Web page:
Photo Comment

5. Do Ducts not displace exterior insulation of walls, floors, or ceilings and is it ensured that building cavities are not used as ducts?


Photo Comment

6. Do venting systems not extend into or pass through any fabricated air duct or furnace plenum?


Photo Comment
Insulation

1. Are ducts, boots, and connectors used for heating or cooling insulated to at least R-8 in unconditioned spaces ?


Photo Comment

2. Is it ensured that ducts do not displace exterior insulation of walls, floors, or ceilings and that building cavities are not used as ducts? Local exhaust fan ducts shall be insulated to R-4 minimum to control condensation.


Photo Comment
Combustion Air

1. Is the minimum cross-section dimension for combustion air ducting 3 inches?


Photo Comment

2. Is it ensured that ducts do not displace exterior insulation of walls, floors, or ceilings and that building cavities are not used as ducts?


Photo Comment

3. Is it ensured that venting systems do not extend into or pass through any fabricated air duct or furnace plenum?


Photo Comment

4. Is combustion air ducting screened when terminating in an attic space ?


Photo Comment

5. Is there sufficient venting when combustion air is obtained from the attic or crawl space ?


Photo Comment

6. In buildings of unusually tight construction, is combustion air obtained from outside the building ?


Photo Comment

7. Are indoor combustion air openings provided at a rate of 1 square inch per 1,000 Btu/h input of all appliances, but not less than a minimum of 100 square inches with at least one opening at the top and one at the bottom ?


Photo Comment

8. Do outdoor combustion air openings in the attic and crawl spaces communicate directly or freely with the outdoors ?


Photo Comment

9. For vertical ducts used to provide combustion air from the outdoors, is each opening sized at 1 square inch per 4,000 Btu/h of the total input rating of all appliances in the space (– Two Opening Method)?


Photo Comment

10. For horizontal ducts, are the openings sized at 1 square inch per 2,000 Btu/h of the total input rating of all appliances in the space?


Photo Comment

11. Is the one opening method used for combustion air, and are the openings sized at 1 square inch per 3,000 Btu/h of the total input rating of all appliances in the space, with placement within the top 12 inches of the space? The openings shall communicate directly or freely with the outdoors. ?


Photo Comment

12. Are outside combustion air openings screened with corrosion-resistant mesh material not smaller than 1/4 inch ?


Photo Comment

13. Is combustion air drawn from inside the building when it's of ordinary tightness, and the conditioned space is at least 50 cubic feet per 1,000 Btu/h input for all fuel-burning appliances combined ?


Photo Comment
Vents And Connectors

1. Is the venting system installed following the manufacturer’s instructions ?


Photo Comment

2. When venting two gas appliances through a common vent connector, is it ensured that the common vent connector's size is equal to the largest connector plus 50% of the smaller flue outlet and not less than the combined area of the flue outlets for which it acts as a common connector ?


Photo Comment

3. Are vent connector clearances to combustibles in compliance with the manufacturer’s listing or performance standards ?


Photo Comment

4. Is it verified that single-wall vents do not penetrate a wall, floor, or ceiling without a listed pass-through assembly, except for gas vents, which are allowed for exterior combustible walls only with a “ventilated metal thimble” ?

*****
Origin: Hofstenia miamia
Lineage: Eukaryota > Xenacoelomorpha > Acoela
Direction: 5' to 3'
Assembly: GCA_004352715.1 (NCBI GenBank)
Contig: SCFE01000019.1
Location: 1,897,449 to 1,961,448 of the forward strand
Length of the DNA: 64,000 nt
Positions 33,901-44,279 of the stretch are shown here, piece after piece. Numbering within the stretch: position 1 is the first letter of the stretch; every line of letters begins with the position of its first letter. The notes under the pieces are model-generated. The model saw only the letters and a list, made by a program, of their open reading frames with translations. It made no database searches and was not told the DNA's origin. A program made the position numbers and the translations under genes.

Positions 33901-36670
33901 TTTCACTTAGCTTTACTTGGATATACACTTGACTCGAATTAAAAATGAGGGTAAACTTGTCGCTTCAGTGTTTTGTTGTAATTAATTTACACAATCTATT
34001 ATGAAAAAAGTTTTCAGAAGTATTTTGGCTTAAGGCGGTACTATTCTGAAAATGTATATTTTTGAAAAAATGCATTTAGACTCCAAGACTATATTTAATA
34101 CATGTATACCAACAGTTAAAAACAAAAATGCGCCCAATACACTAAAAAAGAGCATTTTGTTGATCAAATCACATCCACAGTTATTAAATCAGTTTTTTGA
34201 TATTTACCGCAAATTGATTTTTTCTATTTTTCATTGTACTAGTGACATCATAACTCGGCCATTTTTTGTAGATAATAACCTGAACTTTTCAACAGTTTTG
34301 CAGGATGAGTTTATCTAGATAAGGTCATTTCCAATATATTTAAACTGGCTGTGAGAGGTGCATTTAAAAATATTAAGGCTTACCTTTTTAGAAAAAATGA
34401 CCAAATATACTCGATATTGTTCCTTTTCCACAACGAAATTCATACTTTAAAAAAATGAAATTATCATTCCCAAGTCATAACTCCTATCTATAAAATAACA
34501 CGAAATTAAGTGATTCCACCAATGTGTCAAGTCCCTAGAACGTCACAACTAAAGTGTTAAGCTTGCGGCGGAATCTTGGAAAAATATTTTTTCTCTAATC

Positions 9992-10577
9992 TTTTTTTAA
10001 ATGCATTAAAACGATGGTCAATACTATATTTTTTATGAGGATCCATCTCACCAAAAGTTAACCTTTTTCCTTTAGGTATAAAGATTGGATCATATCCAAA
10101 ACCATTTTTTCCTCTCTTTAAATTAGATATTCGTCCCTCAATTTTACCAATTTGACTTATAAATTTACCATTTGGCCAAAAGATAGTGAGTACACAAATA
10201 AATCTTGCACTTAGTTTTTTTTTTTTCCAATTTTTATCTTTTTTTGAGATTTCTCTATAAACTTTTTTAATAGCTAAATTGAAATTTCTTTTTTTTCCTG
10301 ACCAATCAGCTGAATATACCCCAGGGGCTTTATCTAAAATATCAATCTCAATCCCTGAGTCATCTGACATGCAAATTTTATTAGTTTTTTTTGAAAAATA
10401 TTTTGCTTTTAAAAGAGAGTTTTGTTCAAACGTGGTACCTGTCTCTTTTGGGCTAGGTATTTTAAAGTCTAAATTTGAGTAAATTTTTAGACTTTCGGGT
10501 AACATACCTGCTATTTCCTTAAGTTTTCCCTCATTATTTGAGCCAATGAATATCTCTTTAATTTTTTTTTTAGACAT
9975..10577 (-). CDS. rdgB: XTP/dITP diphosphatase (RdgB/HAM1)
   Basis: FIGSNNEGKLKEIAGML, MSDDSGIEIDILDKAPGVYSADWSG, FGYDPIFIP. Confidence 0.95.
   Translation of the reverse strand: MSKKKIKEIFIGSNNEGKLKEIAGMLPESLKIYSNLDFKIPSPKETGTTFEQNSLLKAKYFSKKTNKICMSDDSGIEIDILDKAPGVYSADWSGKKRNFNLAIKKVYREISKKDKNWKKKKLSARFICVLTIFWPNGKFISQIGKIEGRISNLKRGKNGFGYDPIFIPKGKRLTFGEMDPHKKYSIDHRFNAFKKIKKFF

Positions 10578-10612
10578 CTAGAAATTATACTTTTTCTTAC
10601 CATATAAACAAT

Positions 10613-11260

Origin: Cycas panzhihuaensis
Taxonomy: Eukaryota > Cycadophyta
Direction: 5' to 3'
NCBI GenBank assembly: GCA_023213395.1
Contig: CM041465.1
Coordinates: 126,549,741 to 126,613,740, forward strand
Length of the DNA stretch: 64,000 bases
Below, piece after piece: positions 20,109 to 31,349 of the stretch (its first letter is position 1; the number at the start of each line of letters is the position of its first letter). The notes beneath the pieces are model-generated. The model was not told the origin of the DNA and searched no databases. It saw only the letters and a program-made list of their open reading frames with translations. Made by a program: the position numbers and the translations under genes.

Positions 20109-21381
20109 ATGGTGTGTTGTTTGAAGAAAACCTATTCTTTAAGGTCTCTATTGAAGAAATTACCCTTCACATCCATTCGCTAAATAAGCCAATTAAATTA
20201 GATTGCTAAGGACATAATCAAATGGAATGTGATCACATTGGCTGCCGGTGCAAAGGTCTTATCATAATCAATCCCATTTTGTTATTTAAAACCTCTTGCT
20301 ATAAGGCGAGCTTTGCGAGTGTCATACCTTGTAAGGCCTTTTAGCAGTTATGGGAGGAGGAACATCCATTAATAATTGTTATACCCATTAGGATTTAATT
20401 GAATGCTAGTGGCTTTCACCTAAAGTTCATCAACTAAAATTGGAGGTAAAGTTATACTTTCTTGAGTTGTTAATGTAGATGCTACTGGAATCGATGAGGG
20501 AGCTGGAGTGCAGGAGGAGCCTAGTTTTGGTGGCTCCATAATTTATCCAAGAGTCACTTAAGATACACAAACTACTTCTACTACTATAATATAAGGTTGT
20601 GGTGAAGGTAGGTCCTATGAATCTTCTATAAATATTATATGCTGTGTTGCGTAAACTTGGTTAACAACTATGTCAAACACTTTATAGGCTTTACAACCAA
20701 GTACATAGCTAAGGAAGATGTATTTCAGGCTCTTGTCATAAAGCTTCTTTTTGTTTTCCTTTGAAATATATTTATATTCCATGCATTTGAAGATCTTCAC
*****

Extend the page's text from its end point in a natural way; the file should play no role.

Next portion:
Photo Comment

5. Are vent terminations installed following the manufacturer’s listing ?


Photo Comment

6. For exhaust vent terminations for mechanical draft and direct venting, is the termination not less than 4 feet below or 4 feet horizontally from, and not less than 1 foot above a door, an operable window, or a gravity air inlet into a building, and not less than 3 feet above any forced air intake within 10 feet or within 12 inches of grade ?


Photo Comment

7. Are specifications for gas vent terminations for listed caps for roof or wall size and clearances—see Table G2427.6.4 less than 12 inches, and not less than 8 feet from vertical wall or obstruction terminates above roof per table (pitch of roof)? Are gas vents more than 12 inches terminate 2 feet above, and 10 feet away from any portion of a building?


Photo Comment

8. Is it ensured that vent terminals (except for direct vent) are not mounted directly above or within 3 feet horizontally of a gas meter or oil tank vent ?


Photo Comment

9. Are vent terminals positioned no closer than 3 feet to an interior corner formed by two perpendicular walls ?


Photo Comment

10. For power exhaust terminals, are they not located within 10 feet of property lines and adjacent buildings and at least 7 feet above any finished ground-level public walkway ?


Photo Comment

11. Is it verified that venting systems do not extend into or pass through any fabricated air duct or furnace plenum ?


Photo Comment

12. Are chimneys or vent connectors not passing through floors, walls, ceilings, or partitions unless the connector is listed and labeled for wall pass-through and installed per the listing (M1803.3.1; G2427.7.6)?


Photo Comment

13. Where vents extend into an attic and pass through insulated assemblies, is an insulation shield of 26 gage sleeve not less than 2 inches above the insulation, to provide clearance between the vent and combustible insulation materials ?


Photo Comment

14. Is venting supported following the manufacturer’s listing ?


Photo Comment
Clothes Dryer

1. Is the clothes dryer exhausted following the manufacturer’s instructions )?


Photo Comment

2. Are the clothes dryer exhaust ducts made of metal with smooth interior surfaces, and do the joints run in the direction of airflow ?


Photo Comment